LAPD officer’s body cam video shows suspect grabbing his gun and pistol whipping him
In edited video, LAPD officer’s body cam shows suspect grabbing his gun and pistol whipping him with it in attack at Harbor Community station.
Video from a Los Angeles police officer’s body camera provides an up-close view of a bloody life-and-death struggle inside the Harbor station in San Pedro as a suspect knocks the officer to the ground, grabs his gun, repeatedly pistol whips him and briefly points it at him.
The LAPD on Wednesday released a 21-minute video that captures the attack on Officer Anthony Freeman, which occurred shortly after 10 p.m. Sept. 26. The video includes footage from surveillance cameras inside and outside the station, along with the officer’s body camera, which captures Freeman’s blood splattering across the lobby floor and puddling around him.
The suspect, Jose Cerpa Guzman, 29, escaped and was eventually captured after a high-speed car pursuit through San Pedro. He has been charged with two counts each of attempted murder on a peace officer and assault with a semiautomatic firearm, as well as second-degree robbery and evading and resisting an officer, L.A. County Dist. Atty. Jackie Lacey’s office said. The officer was treated at a hospital for cuts, bruises and soft tissue injuries and released. The 36-year veteran has not returned to work.
The Los Angeles Police Department’s release of the video comes a week after The Times published footage from a security camera inside the Harbor station that captured one view of the attack.
The footage released Wednesday does not include audio of the attack because the officer had not yet activated his device when it began. Prior to the activation of a body camera, two or three minutes of footage is saved without audio.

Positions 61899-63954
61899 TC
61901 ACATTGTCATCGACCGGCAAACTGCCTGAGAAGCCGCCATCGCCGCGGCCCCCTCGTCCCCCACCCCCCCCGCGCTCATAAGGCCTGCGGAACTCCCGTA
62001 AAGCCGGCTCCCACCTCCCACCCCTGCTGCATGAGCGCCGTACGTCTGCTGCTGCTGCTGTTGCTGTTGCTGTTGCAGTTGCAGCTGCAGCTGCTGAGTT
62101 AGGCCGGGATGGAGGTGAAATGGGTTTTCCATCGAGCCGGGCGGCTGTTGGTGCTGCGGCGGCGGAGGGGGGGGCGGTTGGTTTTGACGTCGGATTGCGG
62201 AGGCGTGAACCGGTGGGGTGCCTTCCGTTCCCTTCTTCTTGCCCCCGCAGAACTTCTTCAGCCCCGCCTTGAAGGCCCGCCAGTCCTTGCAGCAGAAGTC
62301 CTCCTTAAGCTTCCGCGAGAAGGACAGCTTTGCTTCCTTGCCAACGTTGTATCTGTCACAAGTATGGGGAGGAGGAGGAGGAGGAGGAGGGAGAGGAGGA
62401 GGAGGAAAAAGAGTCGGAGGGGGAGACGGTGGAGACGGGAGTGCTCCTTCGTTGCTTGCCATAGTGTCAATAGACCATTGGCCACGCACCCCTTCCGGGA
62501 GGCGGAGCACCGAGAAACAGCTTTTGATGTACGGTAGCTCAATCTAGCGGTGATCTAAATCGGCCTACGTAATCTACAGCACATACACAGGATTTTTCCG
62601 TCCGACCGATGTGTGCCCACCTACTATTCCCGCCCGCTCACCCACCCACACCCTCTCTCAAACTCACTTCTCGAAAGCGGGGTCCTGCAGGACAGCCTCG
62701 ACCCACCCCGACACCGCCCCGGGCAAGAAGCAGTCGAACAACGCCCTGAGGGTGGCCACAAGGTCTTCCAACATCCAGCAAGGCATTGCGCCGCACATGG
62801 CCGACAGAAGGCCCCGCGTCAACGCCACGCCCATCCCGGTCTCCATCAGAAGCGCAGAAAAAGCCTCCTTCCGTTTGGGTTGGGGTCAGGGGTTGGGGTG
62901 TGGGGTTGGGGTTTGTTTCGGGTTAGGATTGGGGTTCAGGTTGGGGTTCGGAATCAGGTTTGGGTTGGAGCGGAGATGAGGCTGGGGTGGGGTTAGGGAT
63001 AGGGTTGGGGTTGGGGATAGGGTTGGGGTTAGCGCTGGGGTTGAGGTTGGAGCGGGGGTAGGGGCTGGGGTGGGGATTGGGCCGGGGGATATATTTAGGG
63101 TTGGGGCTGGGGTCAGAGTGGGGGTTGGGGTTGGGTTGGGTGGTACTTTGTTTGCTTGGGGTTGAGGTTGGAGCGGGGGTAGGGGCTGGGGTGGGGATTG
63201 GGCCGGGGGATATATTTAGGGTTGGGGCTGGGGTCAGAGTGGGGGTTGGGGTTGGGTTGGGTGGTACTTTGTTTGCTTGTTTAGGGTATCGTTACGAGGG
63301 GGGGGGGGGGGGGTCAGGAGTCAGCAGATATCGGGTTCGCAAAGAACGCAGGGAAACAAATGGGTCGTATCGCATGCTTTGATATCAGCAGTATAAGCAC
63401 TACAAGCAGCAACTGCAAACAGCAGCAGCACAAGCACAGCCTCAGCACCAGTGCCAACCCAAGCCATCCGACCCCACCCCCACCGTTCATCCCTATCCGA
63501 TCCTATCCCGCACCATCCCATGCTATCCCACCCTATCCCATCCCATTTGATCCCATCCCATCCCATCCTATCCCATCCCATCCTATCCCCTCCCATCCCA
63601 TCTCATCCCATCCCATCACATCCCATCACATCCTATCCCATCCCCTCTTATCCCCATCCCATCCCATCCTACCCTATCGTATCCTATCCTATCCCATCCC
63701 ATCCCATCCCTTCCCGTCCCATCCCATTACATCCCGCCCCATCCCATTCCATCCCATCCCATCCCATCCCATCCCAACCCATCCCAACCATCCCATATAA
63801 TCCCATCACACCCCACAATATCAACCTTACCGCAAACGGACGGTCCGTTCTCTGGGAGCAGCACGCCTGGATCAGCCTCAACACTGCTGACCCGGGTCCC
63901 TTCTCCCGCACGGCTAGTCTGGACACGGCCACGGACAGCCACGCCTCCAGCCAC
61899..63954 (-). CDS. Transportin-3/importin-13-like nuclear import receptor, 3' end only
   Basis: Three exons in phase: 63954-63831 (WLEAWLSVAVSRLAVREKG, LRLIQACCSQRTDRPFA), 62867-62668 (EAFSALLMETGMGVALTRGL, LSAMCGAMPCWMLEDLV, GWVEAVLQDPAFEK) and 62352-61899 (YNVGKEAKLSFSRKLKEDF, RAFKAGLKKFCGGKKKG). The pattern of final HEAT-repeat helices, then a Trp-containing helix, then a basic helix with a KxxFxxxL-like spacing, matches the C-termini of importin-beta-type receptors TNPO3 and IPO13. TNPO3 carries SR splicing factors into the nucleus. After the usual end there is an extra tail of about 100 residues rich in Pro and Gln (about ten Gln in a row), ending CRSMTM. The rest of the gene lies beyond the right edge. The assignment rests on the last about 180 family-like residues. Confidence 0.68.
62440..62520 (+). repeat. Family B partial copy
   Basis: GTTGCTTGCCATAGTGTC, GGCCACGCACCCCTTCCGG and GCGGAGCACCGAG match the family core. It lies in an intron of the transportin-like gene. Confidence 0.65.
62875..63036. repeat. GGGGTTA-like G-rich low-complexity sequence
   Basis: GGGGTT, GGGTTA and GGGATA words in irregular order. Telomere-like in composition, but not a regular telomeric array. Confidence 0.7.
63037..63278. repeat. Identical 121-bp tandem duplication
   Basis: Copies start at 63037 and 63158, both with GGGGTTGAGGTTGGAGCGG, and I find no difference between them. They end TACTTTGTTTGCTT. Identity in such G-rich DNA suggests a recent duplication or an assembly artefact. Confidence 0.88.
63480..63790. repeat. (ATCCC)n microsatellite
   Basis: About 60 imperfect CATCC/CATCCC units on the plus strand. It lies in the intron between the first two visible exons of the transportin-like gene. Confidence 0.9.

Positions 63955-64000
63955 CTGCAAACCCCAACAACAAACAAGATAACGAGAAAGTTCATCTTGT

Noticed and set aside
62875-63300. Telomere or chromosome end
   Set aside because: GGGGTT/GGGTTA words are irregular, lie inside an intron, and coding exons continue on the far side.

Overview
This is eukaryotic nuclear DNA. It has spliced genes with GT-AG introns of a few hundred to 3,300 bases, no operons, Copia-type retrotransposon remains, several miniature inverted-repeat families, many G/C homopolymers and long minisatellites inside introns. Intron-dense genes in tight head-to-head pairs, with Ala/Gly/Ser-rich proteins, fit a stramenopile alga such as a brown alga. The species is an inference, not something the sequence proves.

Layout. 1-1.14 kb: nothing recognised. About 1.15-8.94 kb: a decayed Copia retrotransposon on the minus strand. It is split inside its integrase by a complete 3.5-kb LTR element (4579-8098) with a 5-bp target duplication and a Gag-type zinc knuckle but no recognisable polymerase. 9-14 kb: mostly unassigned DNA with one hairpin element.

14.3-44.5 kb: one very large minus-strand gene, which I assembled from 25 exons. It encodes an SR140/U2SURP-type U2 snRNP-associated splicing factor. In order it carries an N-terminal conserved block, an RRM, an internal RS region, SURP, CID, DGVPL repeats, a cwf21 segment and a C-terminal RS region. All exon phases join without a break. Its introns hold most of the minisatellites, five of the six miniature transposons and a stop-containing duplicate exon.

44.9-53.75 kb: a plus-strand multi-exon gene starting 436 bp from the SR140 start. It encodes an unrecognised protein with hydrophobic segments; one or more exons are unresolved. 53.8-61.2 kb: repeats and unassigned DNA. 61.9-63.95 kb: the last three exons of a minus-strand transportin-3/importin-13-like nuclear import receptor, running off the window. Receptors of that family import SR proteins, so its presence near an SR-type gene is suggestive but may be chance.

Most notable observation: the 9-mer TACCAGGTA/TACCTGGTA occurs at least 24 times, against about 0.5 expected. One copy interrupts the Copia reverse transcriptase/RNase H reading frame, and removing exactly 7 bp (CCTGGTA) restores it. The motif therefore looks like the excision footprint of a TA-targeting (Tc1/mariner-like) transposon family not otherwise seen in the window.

Just before the attack, the suspect is seen parking his truck directly in front of the station, then repeatedly opening and closing the tailgate before walking into the station. The desk officer sees him and approaches near the front glass doors. After what appears to be an exchange of words, the man, dressed in a white short-sleeved shirt, dark pants and a large hat, walks away and heads out the front door. As the officer walks toward the door, the man turns around and comes back inside.
Body cam footage shows the man shoving the officer back and taking a swing at him. The man takes a boxing stance and then continues to move toward the officer, throwing another punch as the officer is backing up. The officer is knocked off his feet by a blow to the head and falls backward as his feet go in the air. His equipment belt spills several items across the lobby floor.
The officer, sensing the suspect going for his gun, grabs the man by the throat. But the man manages to yank the officer’s service pistol out, and the 9-millimeter Beretta handgun comes into the full frame of the officer’s camera lens. The footage shows the man slamming the handgun’s butt on the officer’s head four times before the officer grabs his right wrist, knocking the gun free.